I have students watch the video version of Swimmy. We watch this to activate prior knowledge and review events of the story.
We see multi media addressed throughout Common Core. As our students get older and we prepare them for college and career, it will be important for them to be comfortable with different forms of media. We also want them to be able to listen for information and be actively engaged through media. Presenting the story through video meets all of those needs!
Flow Map-Release of Responsibility (You do independently)
Students had practice on the previous day with small groups and their parents with retell through a retell bracelet. These experiences put students in a supportive atmosphere where they were encouraged to succeed, therefore, preparing them to tackle a sequencing activity independently. This gradual release of responsibility gives students the scaffolding they need for success, but also holds them accountable for their own learning.
I give students a set of events and a flow map. We have worked on these all year long, so students know exactly what to do. I quickly review expectations: Boys and girls, what do you do first? (cut out the events) What do you do after that? (glue the events in order on the flow map) I want you to cut all of your events first. Then you can get a glue bottle and flow map and start gluing them in order. Any questions? Everyone go to your seats and get out your scissors. I will bring you your papers.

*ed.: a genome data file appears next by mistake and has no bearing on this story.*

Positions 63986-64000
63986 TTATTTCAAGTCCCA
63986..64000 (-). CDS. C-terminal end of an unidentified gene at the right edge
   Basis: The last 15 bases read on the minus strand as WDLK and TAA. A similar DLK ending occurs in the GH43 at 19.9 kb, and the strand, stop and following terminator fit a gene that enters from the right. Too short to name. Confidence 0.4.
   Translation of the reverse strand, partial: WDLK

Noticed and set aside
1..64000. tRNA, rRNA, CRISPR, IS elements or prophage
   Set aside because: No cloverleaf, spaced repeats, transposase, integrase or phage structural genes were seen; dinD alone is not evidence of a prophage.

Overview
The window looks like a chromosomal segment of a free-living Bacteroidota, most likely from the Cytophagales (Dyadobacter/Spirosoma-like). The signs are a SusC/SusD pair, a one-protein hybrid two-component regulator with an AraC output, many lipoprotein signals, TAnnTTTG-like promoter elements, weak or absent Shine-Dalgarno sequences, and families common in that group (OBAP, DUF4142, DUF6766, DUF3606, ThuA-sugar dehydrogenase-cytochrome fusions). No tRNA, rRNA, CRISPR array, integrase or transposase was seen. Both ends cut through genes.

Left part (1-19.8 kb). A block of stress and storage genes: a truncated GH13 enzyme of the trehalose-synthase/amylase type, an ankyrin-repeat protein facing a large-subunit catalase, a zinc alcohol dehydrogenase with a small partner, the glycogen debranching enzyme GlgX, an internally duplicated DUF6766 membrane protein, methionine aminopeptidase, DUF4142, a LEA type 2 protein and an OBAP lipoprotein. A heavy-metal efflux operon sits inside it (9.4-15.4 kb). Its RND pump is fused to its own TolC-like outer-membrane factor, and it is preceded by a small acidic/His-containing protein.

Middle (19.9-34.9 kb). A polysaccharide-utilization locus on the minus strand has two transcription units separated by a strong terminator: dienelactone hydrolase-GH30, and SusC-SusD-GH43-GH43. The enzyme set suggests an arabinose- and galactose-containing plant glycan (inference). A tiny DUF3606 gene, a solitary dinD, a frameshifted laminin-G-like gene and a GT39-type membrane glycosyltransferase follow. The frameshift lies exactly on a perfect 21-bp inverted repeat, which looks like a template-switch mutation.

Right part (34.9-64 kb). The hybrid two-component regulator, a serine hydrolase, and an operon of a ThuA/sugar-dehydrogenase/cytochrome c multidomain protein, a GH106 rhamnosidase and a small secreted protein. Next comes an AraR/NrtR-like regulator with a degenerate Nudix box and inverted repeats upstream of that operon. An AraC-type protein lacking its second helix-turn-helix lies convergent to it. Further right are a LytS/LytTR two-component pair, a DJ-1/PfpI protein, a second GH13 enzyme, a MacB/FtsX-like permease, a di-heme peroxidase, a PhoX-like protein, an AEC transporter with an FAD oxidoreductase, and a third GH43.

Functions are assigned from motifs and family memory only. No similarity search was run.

As students go to their seats and take out their scissors, I pass out the events for them to cut. I put the flow maps of the floor next to the glue. As the kids finish cutting, they get a bottle of glue and a flow map.
As kids are cutting and gluing I monitor progress and assist where necessary.
As students finish, they raise their hand. I have them bring their flow map to me and they retell the story, using their flow map as a reference point.
As they are retelling I am listening for sequence trigger words as well as checking for the correct order of events. I do this 1:1 so that I can measure accurately what each student knows. This is a summative assessment and I usually keep these to show parents at parent conferences.